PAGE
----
Residential Design

VOL4 2019

A business-to-business magazine focused on the collaborative process and talented work of residential architects and custom homebuilders.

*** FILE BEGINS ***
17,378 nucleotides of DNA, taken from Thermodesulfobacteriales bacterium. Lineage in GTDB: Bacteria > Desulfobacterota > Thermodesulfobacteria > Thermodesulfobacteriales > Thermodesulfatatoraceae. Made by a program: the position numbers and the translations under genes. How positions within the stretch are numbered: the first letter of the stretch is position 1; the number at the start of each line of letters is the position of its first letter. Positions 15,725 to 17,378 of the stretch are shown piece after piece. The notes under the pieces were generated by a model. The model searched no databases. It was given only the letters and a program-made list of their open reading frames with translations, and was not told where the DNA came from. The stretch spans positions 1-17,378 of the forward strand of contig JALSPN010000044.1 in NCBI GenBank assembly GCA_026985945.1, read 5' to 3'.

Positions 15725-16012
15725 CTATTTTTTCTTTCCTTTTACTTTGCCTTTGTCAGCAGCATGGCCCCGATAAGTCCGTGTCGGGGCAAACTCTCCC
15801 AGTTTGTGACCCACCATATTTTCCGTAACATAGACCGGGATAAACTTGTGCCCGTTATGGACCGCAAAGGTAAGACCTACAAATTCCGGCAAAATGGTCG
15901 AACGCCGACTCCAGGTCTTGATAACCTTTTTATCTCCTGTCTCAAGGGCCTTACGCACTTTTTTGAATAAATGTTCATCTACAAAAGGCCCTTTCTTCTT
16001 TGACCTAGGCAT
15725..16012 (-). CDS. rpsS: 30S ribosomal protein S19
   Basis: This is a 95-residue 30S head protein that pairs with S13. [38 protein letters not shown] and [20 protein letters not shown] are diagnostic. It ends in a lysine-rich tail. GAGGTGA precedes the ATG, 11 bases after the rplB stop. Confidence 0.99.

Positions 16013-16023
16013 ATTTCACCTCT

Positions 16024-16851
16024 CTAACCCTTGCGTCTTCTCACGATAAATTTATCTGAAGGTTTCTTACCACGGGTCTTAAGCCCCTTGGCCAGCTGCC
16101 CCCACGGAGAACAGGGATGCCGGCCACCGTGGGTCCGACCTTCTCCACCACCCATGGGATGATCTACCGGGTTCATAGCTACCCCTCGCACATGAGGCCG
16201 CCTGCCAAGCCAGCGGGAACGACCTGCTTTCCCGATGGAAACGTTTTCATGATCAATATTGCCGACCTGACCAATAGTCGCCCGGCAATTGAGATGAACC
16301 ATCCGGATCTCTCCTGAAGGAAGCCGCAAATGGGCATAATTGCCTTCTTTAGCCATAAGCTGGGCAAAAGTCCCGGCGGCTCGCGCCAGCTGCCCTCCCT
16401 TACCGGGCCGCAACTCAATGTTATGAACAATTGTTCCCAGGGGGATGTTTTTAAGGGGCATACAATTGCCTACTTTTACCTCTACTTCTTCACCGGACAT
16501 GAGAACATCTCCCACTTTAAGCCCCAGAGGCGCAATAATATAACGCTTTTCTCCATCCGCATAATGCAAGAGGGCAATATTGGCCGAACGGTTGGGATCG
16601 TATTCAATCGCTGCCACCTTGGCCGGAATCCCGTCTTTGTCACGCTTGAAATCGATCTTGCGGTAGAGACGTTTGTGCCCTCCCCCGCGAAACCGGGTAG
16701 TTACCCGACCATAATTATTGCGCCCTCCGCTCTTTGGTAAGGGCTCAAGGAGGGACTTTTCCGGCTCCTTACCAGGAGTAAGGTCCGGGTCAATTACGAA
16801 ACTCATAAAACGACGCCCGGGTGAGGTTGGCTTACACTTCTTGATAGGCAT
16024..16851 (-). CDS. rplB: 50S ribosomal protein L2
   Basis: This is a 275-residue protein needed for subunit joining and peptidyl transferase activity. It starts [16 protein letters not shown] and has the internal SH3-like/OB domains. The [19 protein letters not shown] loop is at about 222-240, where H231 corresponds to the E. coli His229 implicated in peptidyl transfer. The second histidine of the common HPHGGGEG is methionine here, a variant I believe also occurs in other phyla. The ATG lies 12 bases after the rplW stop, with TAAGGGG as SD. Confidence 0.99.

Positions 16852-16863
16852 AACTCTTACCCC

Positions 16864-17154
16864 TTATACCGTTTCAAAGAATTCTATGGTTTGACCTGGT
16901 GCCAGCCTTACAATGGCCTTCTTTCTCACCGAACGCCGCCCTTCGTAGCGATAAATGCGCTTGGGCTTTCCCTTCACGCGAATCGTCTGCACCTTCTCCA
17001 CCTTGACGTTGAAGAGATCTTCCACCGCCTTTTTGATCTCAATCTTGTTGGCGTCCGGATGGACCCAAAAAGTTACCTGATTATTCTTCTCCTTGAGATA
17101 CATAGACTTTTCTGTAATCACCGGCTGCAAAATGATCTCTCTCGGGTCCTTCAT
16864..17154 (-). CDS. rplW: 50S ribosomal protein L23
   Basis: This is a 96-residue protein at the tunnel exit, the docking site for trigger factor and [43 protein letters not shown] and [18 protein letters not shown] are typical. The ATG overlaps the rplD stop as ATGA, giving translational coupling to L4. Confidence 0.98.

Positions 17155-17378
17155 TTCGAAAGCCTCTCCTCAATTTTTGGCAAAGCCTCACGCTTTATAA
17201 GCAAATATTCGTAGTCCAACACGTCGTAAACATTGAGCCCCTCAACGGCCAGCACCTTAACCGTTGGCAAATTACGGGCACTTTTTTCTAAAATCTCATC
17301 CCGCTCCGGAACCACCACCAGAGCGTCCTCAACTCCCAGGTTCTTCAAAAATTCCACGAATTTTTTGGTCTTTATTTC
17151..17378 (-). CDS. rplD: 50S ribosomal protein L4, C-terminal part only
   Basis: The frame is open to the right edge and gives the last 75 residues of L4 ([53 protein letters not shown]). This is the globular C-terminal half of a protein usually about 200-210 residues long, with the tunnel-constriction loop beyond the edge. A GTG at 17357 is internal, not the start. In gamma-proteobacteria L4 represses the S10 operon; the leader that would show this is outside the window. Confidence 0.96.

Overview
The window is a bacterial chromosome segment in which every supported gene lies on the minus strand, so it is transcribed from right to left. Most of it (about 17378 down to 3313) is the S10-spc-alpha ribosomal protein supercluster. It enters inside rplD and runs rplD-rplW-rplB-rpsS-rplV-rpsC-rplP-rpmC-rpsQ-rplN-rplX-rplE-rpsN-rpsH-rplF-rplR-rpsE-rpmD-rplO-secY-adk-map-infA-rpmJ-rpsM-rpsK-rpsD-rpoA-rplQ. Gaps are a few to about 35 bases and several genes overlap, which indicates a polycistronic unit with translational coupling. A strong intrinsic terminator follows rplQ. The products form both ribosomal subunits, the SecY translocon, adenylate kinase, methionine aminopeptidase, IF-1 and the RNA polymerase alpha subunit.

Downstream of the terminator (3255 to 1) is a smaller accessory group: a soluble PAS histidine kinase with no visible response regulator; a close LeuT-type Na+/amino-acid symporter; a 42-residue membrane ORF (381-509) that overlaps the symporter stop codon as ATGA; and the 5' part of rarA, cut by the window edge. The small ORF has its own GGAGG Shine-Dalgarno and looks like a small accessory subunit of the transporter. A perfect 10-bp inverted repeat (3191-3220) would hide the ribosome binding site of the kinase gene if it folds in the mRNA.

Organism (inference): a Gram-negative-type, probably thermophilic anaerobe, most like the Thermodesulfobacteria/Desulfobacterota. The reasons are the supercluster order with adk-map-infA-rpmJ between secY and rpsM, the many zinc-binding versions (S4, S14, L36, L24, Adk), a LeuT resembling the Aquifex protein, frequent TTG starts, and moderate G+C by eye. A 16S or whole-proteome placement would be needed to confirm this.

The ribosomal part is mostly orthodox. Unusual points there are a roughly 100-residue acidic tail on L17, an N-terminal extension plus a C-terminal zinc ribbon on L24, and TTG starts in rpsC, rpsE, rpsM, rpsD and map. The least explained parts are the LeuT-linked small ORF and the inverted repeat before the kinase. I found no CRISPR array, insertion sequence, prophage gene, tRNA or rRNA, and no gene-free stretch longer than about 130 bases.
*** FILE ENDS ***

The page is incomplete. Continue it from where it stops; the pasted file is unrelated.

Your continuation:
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residential firms either, says Joe. It's the revolution/evolution problem again. "What's interesting is, the enti- ties we've met with who've attempted to start a revolution have encountered a rocky road. They're really going to be best suited to larger projects— multifamily, hotels, commercial building. Custom building is still a very local business." In his heart of hearts, he worries about the long-term viability of the kinds of factories his firm requires. "Where the next level and next phase needs to be is the quantity and quality of partners. I see more people look- ing outside the States, to larger-scale entities in countries where factory-built housing is more commonplace and more sophisticated. "It'll be a missed opportunity if we can't sustain factories here. There's a great opportunity in creating urban and suburban spaces," he says. "But it's a misguided approach to try to go big and fabricate in one location and then try to go everywhere with the product. It's not the solution for every project, and it's not a magic bullet. For every project you have to consider the location, use, and budget. One-size-fits-all is not the solution many newcomers to the space think it is." Evolution 9 In the meantime, RES4 continues to iterate its well-developed system of modules. For years, the firm worked on the problem of the 16-foot-by-60-foot module, which is the maximum size that can be transported by tractor-trailer on public highways. The firm has devised a system of modules for "communal use" (kitchens, living, and dining areas) and ones for "private use" (bedrooms, sitting rooms, closets, bathrooms). And there are patterns of arrangement or typologies to achieve desired square footage and other programmatic and design goals. In the past decade, the firm has investigated the possibilities of smaller modules—the more nimble 12-foot- wide ones, for instance. "The Fishers Island House started exploring var- ious other dimensions, and mixing, matching, and organizing 12-foot-wide modules in various compositions and types. That's been exciting," says Joe. Day labor, materials, and modules for the house, built in 2012, had to be transported to the island by standard ferry, so the smaller dimensioning was critical. The firm continues to enter design competitions—most recently, New York City's "Big Ideas for Small Lots" housing design competition—and it's interested in applying its modular understandings to micro-units and other multifamily building types. There's also a passion for building out whole prefab communities, perhaps in exurban locations. Single-family custom work remains the mainstay, however, whether prefab or site built. And the site-built projects provide their own evolutionary opportu- nities to stretch professionally. "We love exploring new avenues of construction. In addition to wood, we're doing a steel fabricated building in Brooklyn and a precast building in Florida," says Joe. After nearly 30 years on the job, the new kids on the block are still keeping it new.—S. Claire Conroy Above: The 2012 Fishers Island House required ferrying modules from the mainland to the island. So, RES4 turned to a system of smaller12-foot-wide modules. The typology used here is a combination double-wide/triple-wide hybrid for a total of 8 boxes and 4,469 square feet. Above: Last year's Pelham Shore House uses the T-Series typology to capture bay views for key rooms. Photos this page: Resolution: 4 Architecture 18 RESIDENTIALDESIGNMAGA ZINE.COM VOL. 4, 2019 PRO-FILE DESIGN

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